Out of the darkness, a child screamed.
Iridescia jerked to a stop. She couldn’t afford to waste time.
“Mother!” they cried. “Mama.”
The shouts echoed down to Iridescia from a branching corridor. She could investigate, but the noise was the wrong way from the dungeons where Roewyn ought to be.
The child wailed again and Iridescia didn’t hesitate any longer. She followed the scream.
Inside a small room, a little girl of no more than five sat beside what remained of her mother. She patted the bloody stones as though her mother might be hidden inside them. As if she might come back.
Iridescia walked toward her, but the girl didn’t even look up. Her eyes were wide and unblinking, her face puffy and streaked with tears. There was no obvious sign of any injuries on her.
A children’s court.
Had the shadows killed only the adults? If that were true, then Tobi might be alive.
Iridescia stepped around the corpse and reached for the little girl.
“Nonono!” The child all but glued herself to the floor, folding herself against her legs so Iridescia couldn’t get a good grip on her.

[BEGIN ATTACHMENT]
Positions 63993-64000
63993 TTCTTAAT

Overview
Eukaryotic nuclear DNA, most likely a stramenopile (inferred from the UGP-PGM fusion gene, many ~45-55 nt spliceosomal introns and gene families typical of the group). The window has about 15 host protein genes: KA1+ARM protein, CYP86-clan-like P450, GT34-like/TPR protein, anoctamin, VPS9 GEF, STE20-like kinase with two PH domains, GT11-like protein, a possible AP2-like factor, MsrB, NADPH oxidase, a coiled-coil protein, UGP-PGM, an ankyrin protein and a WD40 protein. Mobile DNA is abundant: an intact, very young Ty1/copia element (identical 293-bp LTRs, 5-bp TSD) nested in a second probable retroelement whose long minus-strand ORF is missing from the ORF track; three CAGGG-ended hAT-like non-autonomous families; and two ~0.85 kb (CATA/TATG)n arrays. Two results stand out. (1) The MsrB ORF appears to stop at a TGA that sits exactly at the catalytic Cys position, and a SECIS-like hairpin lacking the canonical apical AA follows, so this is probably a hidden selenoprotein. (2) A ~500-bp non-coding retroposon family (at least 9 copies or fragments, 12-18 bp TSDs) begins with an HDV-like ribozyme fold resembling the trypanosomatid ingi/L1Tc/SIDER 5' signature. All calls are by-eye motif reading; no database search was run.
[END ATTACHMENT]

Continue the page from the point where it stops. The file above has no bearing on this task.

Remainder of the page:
Iridescia scooped her hands under the girl’s knees to try and lift her, but it was no good. She wasn’t strong enough. “I’ll come back for you.”
Iridescia’s fingers were covered in blood.
She hastily wiped her hands off on her robes and raced away before she could think herself out of it. She could come back for the girl later.
The deeper she went inside the palace, the darker it became until the lights disappeared altogether. She pressed herself as close as she could to the walls, using them to guide her, letting memory be her map.
One foot in front of the other. One foot, then two, then one—Blessed Adonen keep her from stepping on a body.
From the direction of what Iridescia thought was the palace courtroom, came the muffled sound of voices.
All her hairs stood on end. The walls pulsed beneath her fingertips. And then the voices of the spirits came to her.
She should follow them. She’d find what she needed in the courtroom.
Iridescia turned a corner and tripped on a corpse. She fell but caught herself on soft fabric and a damp body.
Out of the darkness, fingers wrapped about her ankle, threatening to hold her.
Iridescia kicked herself free and squirmed out of the dying person’s grasp.
Mushy noises gargled from the body, as though whoever they’d been, they’d long lost the ability to speak.
Were they someone she knew? Had they recognized the sound of her footsteps? She wished she could tell them how sorry she was. She wished that even mattered.